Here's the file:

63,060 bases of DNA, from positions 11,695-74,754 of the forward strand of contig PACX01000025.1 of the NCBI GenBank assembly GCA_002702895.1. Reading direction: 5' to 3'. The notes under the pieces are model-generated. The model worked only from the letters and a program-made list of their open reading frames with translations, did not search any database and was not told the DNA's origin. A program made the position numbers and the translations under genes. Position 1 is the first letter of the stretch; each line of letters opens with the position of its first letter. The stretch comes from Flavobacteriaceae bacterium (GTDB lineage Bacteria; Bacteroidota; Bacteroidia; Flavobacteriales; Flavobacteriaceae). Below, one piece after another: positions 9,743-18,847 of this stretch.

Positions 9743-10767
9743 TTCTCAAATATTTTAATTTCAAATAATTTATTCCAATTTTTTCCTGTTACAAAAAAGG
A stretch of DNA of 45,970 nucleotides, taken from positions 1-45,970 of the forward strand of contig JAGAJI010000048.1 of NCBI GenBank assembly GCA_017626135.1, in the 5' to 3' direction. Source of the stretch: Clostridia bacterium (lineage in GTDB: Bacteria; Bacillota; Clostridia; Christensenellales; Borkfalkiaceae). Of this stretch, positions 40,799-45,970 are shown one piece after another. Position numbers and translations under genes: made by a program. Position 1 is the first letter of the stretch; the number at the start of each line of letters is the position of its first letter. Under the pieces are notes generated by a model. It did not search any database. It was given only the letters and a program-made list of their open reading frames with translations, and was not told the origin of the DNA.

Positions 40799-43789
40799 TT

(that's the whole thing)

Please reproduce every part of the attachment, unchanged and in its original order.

63,060 bases of DNA, from positions 11,695-74,754 of the forward strand of contig PACX01000025.1 of the NCBI GenBank assembly GCA_002702895.1. Reading direction: 5' to 3'. The notes under the pieces are model-generated. The model worked only from the letters and a program-made list of their open reading frames with translations, did not search any database and was not told the DNA's origin. A program made the position numbers and the translations under genes. Position 1 is the first letter of the stretch; each line of letters opens with the position of its first letter. The stretch comes from Flavobacteriaceae bacterium (GTDB lineage Bacteria; Bacteroidota; Bacteroidia; Flavobacteriales; Flavobacteriaceae). Below, one piece after another: positions 9,743-18,847 of this stretch.

Positions 9743-10767
9743 TTCTCAAATATTTTAATTTCAAATAATTTATTCCAATTTTTTCCTGTTACAAAAAAGG
A stretch of DNA of 45,970 nucleotides, taken from positions 1-45,970 of the forward strand of contig JAGAJI010000048.1 of NCBI GenBank assembly GCA_017626135.1, in the 5' to 3' direction. Source of the stretch: Clostridia bacterium (lineage in GTDB: Bacteria; Bacillota; Clostridia; Christensenellales; Borkfalkiaceae). Of this stretch, positions 40,799-45,970 are shown one piece after another. Position numbers and translations under genes: made by a program. Position 1 is the first letter of the stretch; the number at the start of each line of letters is the position of its first letter. Under the pieces are notes generated by a model. It did not search any database. It was given only the letters and a program-made list of their open reading frames with translations, and was not told the origin of the DNA.

Positions 40799-43789
40799 TT